A Matchless Collection

Picking up matches from merchants is a common habit. Eventually, when a glass bowl or drawer becomes full, it is likely some people throw the books away or leave just a few to form the base layer for a new pile when next they empty their pockets. Yet others keep the souvenirs from visits to other states and picturesque eateries in folders. The H. Bells Fire Protection Co. Book Match Album in the shape of a 17×11 matchbook that I found at an antique show contains an assortment of books accumulated by one collector.

The Thrifty Market in Fairbanks, Alaska points inside the flap for its motto: “We don’t sell cheap merchandise. We sell good merchandise cheap.” Other grocery stores from Grosskopf’s in Swan Lake, Wisconsin to the Sunset Grocery in Cody, Wyoming claim to be “Always happy to serve you.”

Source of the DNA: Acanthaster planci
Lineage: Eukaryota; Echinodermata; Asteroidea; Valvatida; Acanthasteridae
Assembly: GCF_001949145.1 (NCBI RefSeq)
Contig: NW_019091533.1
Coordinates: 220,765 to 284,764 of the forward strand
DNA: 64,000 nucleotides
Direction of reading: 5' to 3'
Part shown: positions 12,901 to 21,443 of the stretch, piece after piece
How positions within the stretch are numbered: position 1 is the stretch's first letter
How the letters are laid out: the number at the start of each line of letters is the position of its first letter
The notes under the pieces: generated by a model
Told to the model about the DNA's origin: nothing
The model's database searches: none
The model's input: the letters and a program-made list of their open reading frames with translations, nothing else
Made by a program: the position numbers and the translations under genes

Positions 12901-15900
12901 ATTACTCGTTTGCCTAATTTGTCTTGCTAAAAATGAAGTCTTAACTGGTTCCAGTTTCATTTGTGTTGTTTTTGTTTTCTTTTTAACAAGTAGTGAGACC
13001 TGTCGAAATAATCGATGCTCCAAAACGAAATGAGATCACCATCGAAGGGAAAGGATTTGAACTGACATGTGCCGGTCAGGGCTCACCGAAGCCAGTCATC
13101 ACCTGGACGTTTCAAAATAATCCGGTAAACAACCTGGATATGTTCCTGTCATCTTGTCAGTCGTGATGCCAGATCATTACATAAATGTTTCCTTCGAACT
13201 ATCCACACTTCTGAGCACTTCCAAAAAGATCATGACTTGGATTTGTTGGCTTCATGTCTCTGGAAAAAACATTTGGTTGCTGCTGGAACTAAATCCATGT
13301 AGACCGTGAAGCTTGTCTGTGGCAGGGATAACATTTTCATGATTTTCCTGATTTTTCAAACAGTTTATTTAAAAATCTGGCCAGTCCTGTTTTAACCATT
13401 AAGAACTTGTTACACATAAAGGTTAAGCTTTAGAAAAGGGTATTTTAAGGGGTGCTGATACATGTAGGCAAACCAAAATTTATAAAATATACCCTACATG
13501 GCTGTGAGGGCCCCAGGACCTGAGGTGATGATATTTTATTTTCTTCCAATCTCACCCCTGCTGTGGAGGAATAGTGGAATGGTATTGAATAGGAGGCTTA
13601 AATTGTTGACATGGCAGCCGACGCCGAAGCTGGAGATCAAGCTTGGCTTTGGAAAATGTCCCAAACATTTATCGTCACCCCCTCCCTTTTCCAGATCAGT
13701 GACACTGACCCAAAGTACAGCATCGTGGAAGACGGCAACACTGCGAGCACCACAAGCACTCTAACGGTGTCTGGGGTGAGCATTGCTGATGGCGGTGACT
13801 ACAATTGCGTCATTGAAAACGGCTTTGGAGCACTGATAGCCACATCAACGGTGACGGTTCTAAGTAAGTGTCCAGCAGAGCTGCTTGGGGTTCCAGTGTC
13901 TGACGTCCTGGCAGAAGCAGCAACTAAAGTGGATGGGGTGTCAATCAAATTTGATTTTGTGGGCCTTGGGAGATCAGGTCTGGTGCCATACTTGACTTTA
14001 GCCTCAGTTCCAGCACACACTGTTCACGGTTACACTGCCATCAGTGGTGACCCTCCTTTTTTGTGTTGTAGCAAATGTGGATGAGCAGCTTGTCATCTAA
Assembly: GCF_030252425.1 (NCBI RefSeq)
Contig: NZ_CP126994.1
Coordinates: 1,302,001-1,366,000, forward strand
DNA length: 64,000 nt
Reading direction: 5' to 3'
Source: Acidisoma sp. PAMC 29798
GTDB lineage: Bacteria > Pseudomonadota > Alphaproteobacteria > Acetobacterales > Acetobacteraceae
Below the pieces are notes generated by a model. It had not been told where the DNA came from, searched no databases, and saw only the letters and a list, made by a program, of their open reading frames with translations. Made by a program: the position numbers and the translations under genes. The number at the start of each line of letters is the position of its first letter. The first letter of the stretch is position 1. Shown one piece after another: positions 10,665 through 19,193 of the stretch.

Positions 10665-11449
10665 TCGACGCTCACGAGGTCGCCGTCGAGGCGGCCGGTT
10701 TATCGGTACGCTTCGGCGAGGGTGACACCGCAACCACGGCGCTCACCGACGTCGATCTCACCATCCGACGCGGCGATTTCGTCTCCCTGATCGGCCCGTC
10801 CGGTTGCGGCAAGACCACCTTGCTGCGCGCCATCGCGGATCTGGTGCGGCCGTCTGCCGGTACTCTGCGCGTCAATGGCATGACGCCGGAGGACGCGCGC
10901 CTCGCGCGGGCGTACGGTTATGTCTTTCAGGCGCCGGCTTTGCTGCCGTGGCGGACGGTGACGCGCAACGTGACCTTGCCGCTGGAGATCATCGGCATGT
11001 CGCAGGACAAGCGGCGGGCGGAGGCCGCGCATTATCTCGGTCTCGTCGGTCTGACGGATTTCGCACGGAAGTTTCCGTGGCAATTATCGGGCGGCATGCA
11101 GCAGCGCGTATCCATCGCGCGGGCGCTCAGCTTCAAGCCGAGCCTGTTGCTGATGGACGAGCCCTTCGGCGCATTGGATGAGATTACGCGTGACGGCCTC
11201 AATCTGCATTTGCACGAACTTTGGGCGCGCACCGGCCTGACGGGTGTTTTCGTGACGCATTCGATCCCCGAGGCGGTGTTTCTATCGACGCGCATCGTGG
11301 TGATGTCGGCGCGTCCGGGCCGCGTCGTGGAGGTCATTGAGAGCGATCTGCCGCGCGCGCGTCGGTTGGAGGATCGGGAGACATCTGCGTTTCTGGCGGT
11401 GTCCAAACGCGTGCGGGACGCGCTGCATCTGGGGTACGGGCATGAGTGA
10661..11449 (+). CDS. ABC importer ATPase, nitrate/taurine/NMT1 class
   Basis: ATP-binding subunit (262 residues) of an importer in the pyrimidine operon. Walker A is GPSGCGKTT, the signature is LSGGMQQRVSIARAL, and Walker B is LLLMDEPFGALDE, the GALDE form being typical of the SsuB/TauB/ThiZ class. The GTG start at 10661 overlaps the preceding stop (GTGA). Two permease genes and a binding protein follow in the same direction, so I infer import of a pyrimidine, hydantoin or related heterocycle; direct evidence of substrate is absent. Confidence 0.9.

Restaurants favored by this collector included George Diamonds in Milwaukee’s Republican Hotel, Moxie’s in Ripon, the Wonder Bar in Green Lake, and the Darboy Club, “where our chicken dinners are worth crowing about.”

The matchbook for a county park garners the prize for most clever wording with added graphics. Starting on the back and working toward the message on the front, it reads “The Queen of [club symbol]/says to the King of [spade symbol]/Have a big [heart symbol]/I don’t want your [diamond symbol]. Just take me to Shawano County Park.” That this is a vintage piece is noted by the Park’s succinct phone number of J-I-X.